PeaceTreaty Are Enjoying EDM Stardom as Part of the Dim Mak Family

Angelo Patino-Patroni and Josh Anaya of PeaceTreaty

It's hard to believe all that the Chino Hills duo PeaceTreaty has achieved in the mere couple of years they have been making electronic dance music together. Since we last spoke to Josh Anaya and Angelo Patino-Patroni they have continued their momentum on the OC native Steve Aoki's Dim Mak Record Label touring the world including at Insomniac's Nocturnal Wonderland in San Bernadino and Electric Zoo in New York. With remixes for artists like Robbie Rivera and Hot Mouth out now their primary focus is to finish their full length debut album which has been in the works since they released their EP in 2011. Tonight they are bringing their eclectic big room house sound to White Rabbit's Havoc Thursdays at the Yost Theater in Santa Ana. We caught up with Josh, Angelo and their cute pug Ziggy at their studio in Newport Beach where the two reside, to catch up on what life has been like for the OC duo as a part of the well known Dim Mak family.

See Also:
*Five EDM Artists We'd Like to See at Coachella This Year
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*PeaceTreaty's Name Was Coined as a Joke By an Ex-Girlfriend -- But It Suits Them Perfectly

OC Weekly (Alejandra Loera): Since we last spoke in May you released your first single in over a year since being singed onto the Dim Mak label. Tell us about "In Time."

Patino-Patroni: We did "In Time" with the amazing singer Anabel Englund. It was a different spin on what we usually do, but had a good response. We wanted to show people a different side of PeaceTreaty which is just a taste of what the full length album is going to be like. People already know we can make tracks that sound like everyone else. We want the album to show what else we can do.

Anaya: We're trying to make our own sound, but still be diverse. Diversity is the main focus of this album because doing the same thing, well we get tired of that shit. It's going to have everything from dubstep to drum & bass, progressive house to funky house. Even a minimal indie slow track. I want to show that we are producers. I think there will even be one non-dance track. We got a lot of new support with "In Time" from artists like Morgan Page and David Guetta. Normally the same dudes like Tiësto, Afrojack and Hardwell support us, so that was really huge. I think this album will help mold our presentation in the EDM world.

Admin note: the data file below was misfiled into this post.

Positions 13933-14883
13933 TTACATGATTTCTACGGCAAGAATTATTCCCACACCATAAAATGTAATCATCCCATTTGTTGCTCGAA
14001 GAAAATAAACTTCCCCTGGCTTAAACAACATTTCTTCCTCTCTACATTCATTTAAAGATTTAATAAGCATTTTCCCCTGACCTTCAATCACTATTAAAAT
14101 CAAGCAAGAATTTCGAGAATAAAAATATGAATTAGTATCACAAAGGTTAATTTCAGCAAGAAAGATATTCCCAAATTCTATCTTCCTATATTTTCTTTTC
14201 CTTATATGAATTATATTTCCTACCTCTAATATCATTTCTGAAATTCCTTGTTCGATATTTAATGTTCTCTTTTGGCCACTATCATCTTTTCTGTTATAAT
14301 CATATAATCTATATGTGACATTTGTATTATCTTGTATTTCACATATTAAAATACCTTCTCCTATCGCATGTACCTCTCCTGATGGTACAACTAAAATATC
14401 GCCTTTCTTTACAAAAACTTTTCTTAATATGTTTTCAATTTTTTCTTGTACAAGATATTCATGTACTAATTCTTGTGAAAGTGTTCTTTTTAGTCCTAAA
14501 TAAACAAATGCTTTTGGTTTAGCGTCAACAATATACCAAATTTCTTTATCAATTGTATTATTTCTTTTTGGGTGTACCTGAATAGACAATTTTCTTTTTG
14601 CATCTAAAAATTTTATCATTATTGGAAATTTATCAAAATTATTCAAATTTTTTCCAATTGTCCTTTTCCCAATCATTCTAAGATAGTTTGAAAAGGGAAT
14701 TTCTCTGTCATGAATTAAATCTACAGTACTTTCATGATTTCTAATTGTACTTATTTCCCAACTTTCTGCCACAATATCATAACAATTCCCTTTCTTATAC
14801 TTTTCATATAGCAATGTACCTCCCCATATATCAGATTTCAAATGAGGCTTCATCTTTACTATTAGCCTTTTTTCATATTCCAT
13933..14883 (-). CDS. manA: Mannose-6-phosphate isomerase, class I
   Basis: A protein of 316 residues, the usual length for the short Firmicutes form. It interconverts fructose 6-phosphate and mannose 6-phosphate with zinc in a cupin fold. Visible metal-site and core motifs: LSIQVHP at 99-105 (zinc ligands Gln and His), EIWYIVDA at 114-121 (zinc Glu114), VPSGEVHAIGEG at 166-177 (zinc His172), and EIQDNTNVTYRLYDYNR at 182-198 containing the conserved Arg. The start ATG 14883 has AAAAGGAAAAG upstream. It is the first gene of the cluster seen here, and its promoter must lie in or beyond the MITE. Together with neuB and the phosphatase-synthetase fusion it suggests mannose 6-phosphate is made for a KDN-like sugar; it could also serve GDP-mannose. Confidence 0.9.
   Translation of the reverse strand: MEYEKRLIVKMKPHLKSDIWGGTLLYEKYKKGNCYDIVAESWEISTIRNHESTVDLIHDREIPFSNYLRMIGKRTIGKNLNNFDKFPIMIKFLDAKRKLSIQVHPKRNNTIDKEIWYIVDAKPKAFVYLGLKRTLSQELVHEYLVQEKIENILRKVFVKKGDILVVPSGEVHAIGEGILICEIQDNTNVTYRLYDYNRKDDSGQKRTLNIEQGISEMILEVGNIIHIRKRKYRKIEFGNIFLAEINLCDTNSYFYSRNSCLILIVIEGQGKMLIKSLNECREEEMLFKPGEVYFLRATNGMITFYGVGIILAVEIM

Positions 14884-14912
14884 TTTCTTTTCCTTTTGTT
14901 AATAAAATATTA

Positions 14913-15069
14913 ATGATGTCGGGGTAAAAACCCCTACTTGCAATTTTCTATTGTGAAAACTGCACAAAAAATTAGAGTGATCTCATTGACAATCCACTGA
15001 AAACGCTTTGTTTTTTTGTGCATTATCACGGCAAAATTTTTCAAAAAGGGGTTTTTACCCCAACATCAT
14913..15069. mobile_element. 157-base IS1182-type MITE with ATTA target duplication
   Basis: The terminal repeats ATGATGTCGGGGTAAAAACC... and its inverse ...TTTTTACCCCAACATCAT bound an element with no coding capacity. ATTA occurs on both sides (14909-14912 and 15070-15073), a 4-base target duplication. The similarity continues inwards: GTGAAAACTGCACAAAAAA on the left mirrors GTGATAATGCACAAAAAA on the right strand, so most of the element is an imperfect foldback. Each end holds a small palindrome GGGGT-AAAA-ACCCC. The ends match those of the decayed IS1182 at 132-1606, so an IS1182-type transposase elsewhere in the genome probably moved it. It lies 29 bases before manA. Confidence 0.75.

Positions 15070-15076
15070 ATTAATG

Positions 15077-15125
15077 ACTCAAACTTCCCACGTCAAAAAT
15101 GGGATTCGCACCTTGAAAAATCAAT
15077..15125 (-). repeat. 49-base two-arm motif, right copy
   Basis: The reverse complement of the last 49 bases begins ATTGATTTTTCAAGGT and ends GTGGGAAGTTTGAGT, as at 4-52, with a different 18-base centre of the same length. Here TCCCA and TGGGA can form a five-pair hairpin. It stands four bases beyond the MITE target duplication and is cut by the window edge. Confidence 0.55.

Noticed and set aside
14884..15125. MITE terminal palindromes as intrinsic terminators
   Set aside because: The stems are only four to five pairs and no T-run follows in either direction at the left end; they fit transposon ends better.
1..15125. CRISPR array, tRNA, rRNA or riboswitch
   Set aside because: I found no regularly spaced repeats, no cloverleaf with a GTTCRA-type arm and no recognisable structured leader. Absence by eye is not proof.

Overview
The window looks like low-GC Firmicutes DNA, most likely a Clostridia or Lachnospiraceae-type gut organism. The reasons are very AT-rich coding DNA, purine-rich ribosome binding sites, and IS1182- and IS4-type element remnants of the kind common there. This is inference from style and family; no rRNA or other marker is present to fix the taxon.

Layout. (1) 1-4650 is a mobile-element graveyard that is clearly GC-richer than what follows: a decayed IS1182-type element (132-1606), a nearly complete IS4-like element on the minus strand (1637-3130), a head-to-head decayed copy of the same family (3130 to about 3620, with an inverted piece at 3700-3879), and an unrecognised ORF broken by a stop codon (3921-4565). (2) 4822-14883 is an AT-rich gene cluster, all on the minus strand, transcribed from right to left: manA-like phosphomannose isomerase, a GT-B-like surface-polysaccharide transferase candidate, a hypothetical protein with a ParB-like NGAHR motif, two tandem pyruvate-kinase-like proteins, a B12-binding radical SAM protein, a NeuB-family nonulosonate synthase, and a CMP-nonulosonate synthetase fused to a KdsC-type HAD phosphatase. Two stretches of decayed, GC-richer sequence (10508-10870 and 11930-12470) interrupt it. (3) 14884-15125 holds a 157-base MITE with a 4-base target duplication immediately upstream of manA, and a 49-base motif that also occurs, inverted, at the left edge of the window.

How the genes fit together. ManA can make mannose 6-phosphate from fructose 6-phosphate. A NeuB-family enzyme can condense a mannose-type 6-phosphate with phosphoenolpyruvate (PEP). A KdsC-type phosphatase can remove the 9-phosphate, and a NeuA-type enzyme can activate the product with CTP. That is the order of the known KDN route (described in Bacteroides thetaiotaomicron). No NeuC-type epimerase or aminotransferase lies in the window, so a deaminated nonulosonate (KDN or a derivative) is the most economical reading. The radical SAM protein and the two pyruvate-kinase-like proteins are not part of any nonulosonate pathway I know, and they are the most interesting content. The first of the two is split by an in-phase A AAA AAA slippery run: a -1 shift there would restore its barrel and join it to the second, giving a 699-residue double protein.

When will it be released and do you think it still has that big room house sound which you are known for at clubs and festivals?

Patino-Patroni: We're hoping it's out by summertime, even though our manager would probably like it sooner. With 10 tracks there's going to be a couple in there that aren't for the club obviously, but we have our club bangers for sure. We do have our next single coming out next month though. Paulina is adding vocals to it, so we are pretty stocked on that. She happened to be in the states and knows Steve Aoki and we just kind of hit it off. We are wrapping it up now trying to potentially come up with a new name for it. I don't usually care for song titles, but when there's vocals behind it, it tells more of a story.

Anaya: The actual basic parts of the song were written two years ago. So we are revamping it to sound more modern. We are also working with our friend the singer from Max and the Moon for a track which is very old-school Kaskade and Deadmau5 like. Dzeko and Torres is another group coming out on Dim Mak that we will be collaborating with. The album as a whole has taken over a year to make. Much longer than we expected but we are working non-stop on it now that festival season is at a halt.

Speaking of festival season since we last spoke you got your fare piece of the pie with stops all over the world since playing at Insomniac's Beyond Wonderland. Where else did you go?